Shelley and I actually had to go all the way to Mexico to become friends. Okay, that sounds a lot more wild and crazy than it was. It was actually a high school choir trip my junior, and Shelley's sophomore, year. We were not initially roommates on the trip, but she had issues with the other sophomores in her room (including one of them stealing her jewelry) and I invited her to move into our room since we only had three. One of the things Shelley and I immediately had in common was that we both had dropped out of band that year and found ourselves ostracized by the friends we'd loved in junior high.

 

Shelley had a 1970 VW Beetle, and used to pick up some of her fellow bandmates for school, but now found herself driving in alone. I did not have a car, or cool friends, so I was still riding the school bus. When we discovered how close we lived to one another, it was decided that Shelley would start picking me up for school. That was the beginning of a legendary, life-long friendship. 

 

 Little did I know how much of that friendship would take place in the car. 

 

If you grew up in a small southern town - or maybe even a small mid-western town - you might understand the practice of weekend "cruising." In my coastal hometown of Long Beach, Mississippi, we had a main street (still called, much to my chagrin, Jeff Davis Avenue) that ran from the beachfront to the railroad tracks, which ran parallel to the beach about a mile north of it. 

 

Long Beach didn't have many fast food places, but we had a Sonic drive-in at the railroad end of Jeff Davis and a K&B Pharmacy at the beach end, so that set the racecourse. Given the lack of anything else to do in such a small town, everyone in high school cruised Jeff Davis. It would take you close to an hour to make that one-mile ride between the tracks and the beach. What is a nightmare for a person of my age meant hours of riding around waving and talking to your friends at 17.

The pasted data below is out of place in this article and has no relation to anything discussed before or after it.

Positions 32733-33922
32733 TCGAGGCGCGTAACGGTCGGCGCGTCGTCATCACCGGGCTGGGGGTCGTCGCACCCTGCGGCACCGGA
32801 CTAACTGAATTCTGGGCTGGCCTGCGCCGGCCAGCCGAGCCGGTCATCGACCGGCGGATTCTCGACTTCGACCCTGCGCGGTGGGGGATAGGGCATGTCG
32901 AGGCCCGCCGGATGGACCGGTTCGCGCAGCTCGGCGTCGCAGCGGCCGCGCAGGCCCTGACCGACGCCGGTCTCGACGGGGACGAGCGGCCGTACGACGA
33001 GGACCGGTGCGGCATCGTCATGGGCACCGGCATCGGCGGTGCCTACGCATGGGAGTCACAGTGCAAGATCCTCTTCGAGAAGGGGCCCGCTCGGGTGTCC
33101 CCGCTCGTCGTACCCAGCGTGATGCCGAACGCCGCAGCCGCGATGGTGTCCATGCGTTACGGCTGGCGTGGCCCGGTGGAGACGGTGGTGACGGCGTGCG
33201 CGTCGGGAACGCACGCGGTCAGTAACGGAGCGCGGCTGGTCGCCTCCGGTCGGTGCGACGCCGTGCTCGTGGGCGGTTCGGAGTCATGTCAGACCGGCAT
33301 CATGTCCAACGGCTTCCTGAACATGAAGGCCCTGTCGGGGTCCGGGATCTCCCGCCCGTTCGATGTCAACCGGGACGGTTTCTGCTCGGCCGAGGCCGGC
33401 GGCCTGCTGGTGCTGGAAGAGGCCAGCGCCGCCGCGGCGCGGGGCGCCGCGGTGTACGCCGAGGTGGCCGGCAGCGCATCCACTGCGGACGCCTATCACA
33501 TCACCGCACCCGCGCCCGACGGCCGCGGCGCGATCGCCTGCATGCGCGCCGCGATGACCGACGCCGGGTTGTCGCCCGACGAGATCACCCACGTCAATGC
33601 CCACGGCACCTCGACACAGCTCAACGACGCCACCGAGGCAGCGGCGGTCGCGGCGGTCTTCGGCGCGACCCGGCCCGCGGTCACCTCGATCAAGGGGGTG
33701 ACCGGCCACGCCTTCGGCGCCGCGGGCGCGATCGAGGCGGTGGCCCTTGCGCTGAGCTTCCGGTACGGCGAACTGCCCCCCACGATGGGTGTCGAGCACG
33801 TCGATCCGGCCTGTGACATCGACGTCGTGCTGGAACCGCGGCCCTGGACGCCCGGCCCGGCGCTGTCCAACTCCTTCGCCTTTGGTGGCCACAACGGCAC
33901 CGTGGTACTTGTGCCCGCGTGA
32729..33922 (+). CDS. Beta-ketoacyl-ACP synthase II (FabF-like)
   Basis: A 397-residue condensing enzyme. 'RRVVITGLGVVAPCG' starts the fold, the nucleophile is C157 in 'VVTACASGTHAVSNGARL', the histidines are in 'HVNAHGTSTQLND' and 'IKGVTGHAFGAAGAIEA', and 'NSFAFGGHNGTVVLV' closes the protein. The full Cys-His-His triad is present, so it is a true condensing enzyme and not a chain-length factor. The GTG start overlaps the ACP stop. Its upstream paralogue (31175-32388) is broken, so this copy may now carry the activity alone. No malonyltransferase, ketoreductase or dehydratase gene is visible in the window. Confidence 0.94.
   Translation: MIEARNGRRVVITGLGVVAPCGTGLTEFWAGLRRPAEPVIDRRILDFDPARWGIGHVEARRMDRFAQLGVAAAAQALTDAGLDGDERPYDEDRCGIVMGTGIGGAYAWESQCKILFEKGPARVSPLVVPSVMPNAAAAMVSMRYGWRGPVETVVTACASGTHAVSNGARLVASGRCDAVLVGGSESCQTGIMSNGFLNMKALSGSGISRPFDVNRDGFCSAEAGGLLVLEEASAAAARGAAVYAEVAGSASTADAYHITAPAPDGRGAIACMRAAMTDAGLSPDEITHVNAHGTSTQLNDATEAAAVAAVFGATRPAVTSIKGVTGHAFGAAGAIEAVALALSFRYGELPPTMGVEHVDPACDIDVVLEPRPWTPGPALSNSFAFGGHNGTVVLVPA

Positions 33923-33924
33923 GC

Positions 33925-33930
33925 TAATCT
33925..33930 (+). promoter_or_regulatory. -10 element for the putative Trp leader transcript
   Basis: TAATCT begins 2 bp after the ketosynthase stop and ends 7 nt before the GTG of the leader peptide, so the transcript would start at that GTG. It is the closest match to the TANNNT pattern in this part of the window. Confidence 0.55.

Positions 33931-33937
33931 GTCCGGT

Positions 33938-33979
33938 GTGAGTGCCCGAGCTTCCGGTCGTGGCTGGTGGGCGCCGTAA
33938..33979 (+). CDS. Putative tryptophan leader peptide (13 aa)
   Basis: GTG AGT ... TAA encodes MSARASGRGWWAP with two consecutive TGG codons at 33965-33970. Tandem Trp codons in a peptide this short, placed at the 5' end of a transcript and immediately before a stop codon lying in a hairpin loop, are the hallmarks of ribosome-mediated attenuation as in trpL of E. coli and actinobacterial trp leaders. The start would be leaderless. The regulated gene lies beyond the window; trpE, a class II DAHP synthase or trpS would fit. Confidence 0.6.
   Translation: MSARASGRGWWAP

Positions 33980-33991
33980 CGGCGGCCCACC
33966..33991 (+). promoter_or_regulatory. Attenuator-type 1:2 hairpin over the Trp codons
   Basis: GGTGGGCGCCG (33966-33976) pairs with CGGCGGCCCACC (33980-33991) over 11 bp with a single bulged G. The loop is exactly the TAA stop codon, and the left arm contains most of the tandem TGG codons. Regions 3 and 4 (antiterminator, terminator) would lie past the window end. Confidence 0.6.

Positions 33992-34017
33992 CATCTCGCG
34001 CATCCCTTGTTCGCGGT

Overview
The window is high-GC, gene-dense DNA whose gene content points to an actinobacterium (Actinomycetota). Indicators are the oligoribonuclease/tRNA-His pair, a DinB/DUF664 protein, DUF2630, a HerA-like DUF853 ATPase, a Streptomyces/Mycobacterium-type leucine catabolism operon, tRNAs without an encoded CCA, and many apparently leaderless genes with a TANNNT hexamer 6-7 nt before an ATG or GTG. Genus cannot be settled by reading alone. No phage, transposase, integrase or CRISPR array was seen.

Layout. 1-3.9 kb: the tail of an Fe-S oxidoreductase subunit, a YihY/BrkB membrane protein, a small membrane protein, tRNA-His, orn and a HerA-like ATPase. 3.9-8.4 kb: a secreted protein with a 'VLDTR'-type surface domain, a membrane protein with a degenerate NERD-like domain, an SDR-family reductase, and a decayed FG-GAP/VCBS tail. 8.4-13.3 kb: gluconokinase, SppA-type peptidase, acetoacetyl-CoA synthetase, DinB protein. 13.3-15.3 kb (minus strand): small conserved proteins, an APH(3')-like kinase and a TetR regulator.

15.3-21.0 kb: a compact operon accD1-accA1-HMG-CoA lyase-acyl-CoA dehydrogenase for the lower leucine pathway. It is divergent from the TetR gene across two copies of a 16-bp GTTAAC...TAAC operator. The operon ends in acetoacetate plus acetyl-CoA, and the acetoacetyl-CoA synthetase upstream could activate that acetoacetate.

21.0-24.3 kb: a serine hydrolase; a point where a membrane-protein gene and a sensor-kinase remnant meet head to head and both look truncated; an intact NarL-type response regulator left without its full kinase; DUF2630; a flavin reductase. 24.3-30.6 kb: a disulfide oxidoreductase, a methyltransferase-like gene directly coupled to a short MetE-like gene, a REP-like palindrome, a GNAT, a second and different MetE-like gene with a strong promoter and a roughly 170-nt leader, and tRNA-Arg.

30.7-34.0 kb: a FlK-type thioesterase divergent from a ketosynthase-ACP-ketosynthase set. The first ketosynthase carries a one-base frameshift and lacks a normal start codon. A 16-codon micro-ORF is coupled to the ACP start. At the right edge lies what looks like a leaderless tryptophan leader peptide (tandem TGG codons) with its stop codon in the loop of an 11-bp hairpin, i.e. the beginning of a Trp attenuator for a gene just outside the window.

Shelley taught me to drive a stick shift in her VW in the football stadium parking lot. The real test came cruising Jeff Davis. Turns out when your idling down Main Street your foot never really comes all the way off the clutch. 

 

After I graduated in 1984, my dad co-signed for me on a 1979 Plymouth Horizon. What looked like a cute little hatchback to me, turned out to be a nightmare for car owners and mechanics. The gas gauge didn't work, it had a tendency to overheat, and the entire engine was installed sideways. But it had an automatic transmission and air conditioning, so it seemed like the perfect car for our road trips. 

 

When Julia talks about road trips, she describes leaving her boarding school in Northern Virginia for some crazy party in the Mississippi Delta. Road trips to Shelley and me, in our sleepy coastal Mississippi of the early 80s, was more about adventuring out while staying in bounds. We would get in my car, pop a Billy Squire tape into the cassette player, roll down the windows and head out. 

 

Our strategy was this: head northwest into Hancock County, around the Kiln, home of Brett Favre. In 1984-85, he would've been an undergrad at Hancock North Central High School, but no doubt still the starting quarterback. Shelley and I would just head out on the country highways with the intent of getting lost. We would  drive around, smoke weed and listen to music. When it came time to return home, we'd use the sun to determine which way was south and just head toward the beach. The tactic never failed us. 

 

I kinda want to head out on one of those drives, playing Julia Reed on my iPhone this time.